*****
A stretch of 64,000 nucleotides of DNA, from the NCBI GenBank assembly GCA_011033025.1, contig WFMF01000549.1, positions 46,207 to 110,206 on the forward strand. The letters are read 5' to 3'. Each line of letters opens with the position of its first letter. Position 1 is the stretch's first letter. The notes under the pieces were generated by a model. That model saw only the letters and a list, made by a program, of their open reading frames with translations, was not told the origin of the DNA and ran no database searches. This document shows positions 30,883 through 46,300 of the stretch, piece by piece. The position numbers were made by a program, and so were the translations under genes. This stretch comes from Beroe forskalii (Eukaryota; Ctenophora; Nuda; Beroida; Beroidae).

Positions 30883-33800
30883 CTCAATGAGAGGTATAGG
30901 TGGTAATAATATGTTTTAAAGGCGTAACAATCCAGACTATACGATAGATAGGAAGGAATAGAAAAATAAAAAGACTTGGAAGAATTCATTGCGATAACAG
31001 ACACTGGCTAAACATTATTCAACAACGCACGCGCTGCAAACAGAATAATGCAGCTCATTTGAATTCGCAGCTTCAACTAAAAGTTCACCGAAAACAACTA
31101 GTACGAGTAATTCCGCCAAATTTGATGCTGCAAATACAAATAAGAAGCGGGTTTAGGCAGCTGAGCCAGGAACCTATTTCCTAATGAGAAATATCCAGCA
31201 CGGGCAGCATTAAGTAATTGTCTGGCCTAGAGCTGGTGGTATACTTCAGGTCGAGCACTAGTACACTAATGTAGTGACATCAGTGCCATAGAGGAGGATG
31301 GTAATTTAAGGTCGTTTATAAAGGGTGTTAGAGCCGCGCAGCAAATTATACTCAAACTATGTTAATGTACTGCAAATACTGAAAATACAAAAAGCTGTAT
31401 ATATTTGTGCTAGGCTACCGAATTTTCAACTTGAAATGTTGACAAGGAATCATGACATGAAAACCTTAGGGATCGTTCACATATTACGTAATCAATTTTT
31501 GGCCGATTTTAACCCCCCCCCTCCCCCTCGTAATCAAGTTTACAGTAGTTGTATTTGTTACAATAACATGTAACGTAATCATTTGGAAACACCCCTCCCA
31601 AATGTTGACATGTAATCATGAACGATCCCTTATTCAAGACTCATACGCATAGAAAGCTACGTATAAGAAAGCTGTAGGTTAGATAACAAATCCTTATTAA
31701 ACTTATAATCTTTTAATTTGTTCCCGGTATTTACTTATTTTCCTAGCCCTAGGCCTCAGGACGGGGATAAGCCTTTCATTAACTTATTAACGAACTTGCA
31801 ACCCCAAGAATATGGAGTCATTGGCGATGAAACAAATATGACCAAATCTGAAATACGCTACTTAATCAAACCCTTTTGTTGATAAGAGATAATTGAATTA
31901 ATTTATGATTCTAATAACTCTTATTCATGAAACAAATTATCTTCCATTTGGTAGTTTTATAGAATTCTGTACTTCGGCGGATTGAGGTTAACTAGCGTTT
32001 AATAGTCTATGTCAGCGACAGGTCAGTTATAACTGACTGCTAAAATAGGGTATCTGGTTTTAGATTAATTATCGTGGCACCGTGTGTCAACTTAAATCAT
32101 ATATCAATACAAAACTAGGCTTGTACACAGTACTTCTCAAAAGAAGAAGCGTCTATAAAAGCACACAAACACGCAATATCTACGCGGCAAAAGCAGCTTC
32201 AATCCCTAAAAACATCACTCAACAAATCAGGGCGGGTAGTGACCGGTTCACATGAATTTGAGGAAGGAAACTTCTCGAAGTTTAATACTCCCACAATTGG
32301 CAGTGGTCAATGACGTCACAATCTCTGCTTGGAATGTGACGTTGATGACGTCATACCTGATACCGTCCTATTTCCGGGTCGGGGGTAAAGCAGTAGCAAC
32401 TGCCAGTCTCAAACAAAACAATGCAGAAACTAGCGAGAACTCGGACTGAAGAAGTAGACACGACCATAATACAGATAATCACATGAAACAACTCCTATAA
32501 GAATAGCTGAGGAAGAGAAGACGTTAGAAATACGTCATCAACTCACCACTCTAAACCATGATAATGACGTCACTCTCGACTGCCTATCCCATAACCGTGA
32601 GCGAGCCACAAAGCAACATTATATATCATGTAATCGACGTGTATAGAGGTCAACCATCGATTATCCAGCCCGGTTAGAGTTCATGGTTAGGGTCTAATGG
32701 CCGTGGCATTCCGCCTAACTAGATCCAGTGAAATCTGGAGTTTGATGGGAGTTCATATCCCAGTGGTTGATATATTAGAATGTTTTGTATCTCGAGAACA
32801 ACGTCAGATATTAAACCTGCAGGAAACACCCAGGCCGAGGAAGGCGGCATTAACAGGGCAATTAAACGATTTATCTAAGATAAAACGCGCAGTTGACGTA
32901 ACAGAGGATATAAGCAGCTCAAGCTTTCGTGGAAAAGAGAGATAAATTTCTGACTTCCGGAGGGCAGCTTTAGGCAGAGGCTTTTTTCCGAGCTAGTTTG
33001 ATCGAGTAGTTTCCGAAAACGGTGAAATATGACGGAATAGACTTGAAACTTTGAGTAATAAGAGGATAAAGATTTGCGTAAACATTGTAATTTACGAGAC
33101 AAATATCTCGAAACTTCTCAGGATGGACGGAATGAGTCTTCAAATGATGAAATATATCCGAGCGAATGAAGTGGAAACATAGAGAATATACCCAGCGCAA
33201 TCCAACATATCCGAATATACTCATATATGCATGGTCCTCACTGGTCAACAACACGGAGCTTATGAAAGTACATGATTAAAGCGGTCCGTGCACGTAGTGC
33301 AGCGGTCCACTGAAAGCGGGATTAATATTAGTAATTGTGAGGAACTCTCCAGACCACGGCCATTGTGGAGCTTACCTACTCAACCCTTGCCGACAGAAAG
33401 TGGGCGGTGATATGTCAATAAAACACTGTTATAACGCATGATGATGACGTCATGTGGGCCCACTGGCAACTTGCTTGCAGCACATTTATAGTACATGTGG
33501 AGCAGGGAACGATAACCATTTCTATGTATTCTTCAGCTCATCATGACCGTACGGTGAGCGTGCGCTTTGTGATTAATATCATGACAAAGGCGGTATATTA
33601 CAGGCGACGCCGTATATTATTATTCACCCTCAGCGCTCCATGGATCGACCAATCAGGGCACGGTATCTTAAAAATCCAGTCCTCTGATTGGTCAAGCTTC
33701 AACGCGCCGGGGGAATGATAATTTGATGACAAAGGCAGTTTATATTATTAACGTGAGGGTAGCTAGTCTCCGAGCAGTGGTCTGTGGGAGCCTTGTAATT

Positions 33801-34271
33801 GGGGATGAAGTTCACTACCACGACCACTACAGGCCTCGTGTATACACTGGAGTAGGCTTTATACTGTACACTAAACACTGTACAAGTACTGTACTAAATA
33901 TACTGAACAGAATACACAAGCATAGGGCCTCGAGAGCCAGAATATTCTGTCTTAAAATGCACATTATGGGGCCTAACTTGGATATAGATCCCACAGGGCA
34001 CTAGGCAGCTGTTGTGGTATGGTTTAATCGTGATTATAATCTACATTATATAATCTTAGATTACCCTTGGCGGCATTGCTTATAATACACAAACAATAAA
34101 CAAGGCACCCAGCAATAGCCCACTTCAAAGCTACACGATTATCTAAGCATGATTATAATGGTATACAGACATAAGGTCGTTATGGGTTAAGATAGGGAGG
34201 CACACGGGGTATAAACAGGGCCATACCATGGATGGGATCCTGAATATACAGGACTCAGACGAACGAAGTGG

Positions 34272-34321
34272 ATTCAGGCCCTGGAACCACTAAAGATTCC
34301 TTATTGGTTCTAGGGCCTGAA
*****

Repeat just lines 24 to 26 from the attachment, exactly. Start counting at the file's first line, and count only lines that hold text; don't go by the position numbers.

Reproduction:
32901 ACAGAGGATATAAGCAGCTCAAGCTTTCGTGGAAAAGAGAGATAAATTTCTGACTTCCGGAGGGCAGCTTTAGGCAGAGGCTTTTTTCCGAGCTAGTTTG
33001 ATCGAGTAGTTTCCGAAAACGGTGAAATATGACGGAATAGACTTGAAACTTTGAGTAATAAGAGGATAAAGATTTGCGTAAACATTGTAATTTACGAGAC
33101 AAATATCTCGAAACTTCTCAGGATGGACGGAATGAGTCTTCAAATGATGAAATATATCCGAGCGAATGAAGTGGAAACATAGAGAATATACCCAGCGCAA